W3C home > Mailing lists > Public > www-style@w3.org > February 2015

Re: [css-device-adaptation] Progress?

From: Brad Kemper <brad.kemper@gmail.com>
Date: Wed, 25 Feb 2015 09:12:43 -0800
Message-Id: <D1D7EF98-D26A-4A29-94ED-9E0B7A43A5D7@gmail.com>
Cc: Rune Lillesveen <rune@opera.com>, Kenneth Rohde Christiansen <kenneth.christiansen@gmail.com>, Florian Rivoal <florian@rivoal.net>, Matt Rakow <marakow@microsoft.com>, David Bokan <bokan@chromium.org>, "www-style@w3.org" <www-style@w3.org>
To: Yoav Weiss <yoav@yoav.ws>
On Feb 22, 2015, at 9:37 AM, Yoav Weiss <yoav@yoav.ws> wrote:
>> On Sat, Feb 21, 2015 at 12:20 AM, Brad Kemper <brad.kemper@gmail.com> wrote:
>>> On Feb 20, 2015, at 8:16 AM, Yoav Weiss <yoav@yoav.ws> wrote:
>>>> On Thu, Feb 19, 2015 at 11:45 AM, Rune Lillesveen <rune@opera.com> wrote:
>>>> On Wed, Feb 18, 2015 at 10:45 PM, Yoav Weiss <yoav@yoav.ws> wrote:
>>>> > My main problem with the device-adaptation spec and the `@viewport` rule is
>>>> > that it enables external style sheets to impact the viewport dimensions.
>>>> > That can introduce issues around viewport dimensions based resource loading
>>>> > (so both <link media> based CSS and `srcset`/`<picture>` based responsive
>>>> > images).
>>>> >
>>>> > One way to solve this would be to limit `@viewport` inline styles in the
>>>> > document's head, and add smarts to the UAs parsing mechanisms so that they
>>>> > can apply those rules when kicking off loading of viewport-dimensions based
>>>> > resources.
>>>> I agree the UA should be allowed to resolve the viewport based on
>>>> inline styles in head, and it should be established as a "best
>>>> practice", but I'm not sure we need to disallow authors to shoot
>>>> themselves in the foot. Do we have other examples in CSS where we
>>>> handle rules differently based on their origin?
>>> Well, @import only works if it's placed before any other rule.
>>> And, since it's a major performance foot gun, I think @import would also make sense as an "inline-only" rule, but that ship has long sailed.
>>> @viewport is worse than @import in the sense that it can impact and invalidate or make redundant many other resources that were already download, at least partially.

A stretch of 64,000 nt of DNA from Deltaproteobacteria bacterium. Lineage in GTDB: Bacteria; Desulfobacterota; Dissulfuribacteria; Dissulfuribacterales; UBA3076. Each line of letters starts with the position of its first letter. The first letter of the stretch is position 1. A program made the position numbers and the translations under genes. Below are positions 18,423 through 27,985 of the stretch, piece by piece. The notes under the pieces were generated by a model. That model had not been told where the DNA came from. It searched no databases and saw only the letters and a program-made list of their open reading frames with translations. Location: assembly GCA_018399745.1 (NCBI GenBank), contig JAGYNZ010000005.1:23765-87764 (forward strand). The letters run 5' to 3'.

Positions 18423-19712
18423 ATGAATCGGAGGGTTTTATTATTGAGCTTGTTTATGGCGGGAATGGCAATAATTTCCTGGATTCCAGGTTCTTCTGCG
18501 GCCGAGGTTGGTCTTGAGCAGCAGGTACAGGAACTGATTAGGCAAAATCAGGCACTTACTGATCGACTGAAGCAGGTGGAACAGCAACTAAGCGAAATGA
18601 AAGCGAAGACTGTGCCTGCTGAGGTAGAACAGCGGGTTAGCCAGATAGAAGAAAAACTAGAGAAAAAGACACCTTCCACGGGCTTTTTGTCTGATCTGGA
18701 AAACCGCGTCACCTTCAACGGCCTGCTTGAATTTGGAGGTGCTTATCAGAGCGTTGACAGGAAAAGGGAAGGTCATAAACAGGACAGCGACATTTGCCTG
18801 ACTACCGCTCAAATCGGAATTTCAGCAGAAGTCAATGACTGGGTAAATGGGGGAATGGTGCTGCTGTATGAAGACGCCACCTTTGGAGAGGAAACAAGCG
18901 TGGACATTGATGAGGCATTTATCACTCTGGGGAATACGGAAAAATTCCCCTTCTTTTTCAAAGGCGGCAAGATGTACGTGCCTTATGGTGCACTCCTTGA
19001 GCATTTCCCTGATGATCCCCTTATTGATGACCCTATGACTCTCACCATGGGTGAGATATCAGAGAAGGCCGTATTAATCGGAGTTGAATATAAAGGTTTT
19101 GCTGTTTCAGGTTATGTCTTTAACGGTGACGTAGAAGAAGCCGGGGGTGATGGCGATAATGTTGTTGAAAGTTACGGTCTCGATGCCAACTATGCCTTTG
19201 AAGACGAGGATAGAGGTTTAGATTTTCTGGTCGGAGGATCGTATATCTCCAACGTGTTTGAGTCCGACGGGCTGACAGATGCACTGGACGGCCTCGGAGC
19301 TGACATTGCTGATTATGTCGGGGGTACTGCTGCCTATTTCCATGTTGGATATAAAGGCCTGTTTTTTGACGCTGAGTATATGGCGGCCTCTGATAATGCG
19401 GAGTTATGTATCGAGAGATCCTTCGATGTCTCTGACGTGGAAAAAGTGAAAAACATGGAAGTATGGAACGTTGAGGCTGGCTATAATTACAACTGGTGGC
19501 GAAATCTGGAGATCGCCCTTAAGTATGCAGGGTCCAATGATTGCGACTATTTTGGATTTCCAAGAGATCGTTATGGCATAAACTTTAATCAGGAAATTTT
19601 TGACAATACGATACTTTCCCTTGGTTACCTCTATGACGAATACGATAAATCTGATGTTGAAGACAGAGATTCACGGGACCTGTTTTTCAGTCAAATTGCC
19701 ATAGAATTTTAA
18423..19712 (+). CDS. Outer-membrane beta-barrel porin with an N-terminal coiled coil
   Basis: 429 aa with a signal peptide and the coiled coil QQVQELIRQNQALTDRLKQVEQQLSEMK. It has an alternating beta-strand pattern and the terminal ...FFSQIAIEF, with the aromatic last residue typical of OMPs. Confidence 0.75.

>>> Since this foot gun has no visual implications when developing locally, I'm afraid that when using @viewport, authors would shoot themselves in the foot more often than not. 
>> Please don't make it inline only. For some of us, external style sheets are the only opportunity we have to add this sort of thing to some sites. It is a major weakness of the current situation that a meta has to be hard coded into the html of each page instead of having it as part of a coo on CSS file. 
>> I am currently working on a project where I even have to resort to adding a meta via JavaScript after the page has been laid out, because broad support for @viewport doesn't yet exist, and because editing the html is not an option, but it is still better than nothing. 
> While I agree that support for a "CSS zen garden"-like approach is valuable, performance shouldn't suffer. And while there are cases where such an approach is an absolute necessity, I would assume that's not the majority case.

I think it is probably much more common than you think. Or maybe you know it would be popular, or else you wouldn't be concerned about people using it this way occasionally. Basically, what you are saying is, "don't allow it this way, because authors will really want to use it this way sometimes." Personally, I think it might be a minority case, but not a tiny minority. For myself, it would be an extremely important need, something I have been waiting a long time for, in order to provide a mobile optimized view in cases where it was previously impossible.

It isn't just for theoretical "CSS zen garden" cases. It is for very common white labeling cases.

> For the minority case, you'd still have the possibility of using JS in order to shoot yourself (and your user's performance) in the foot.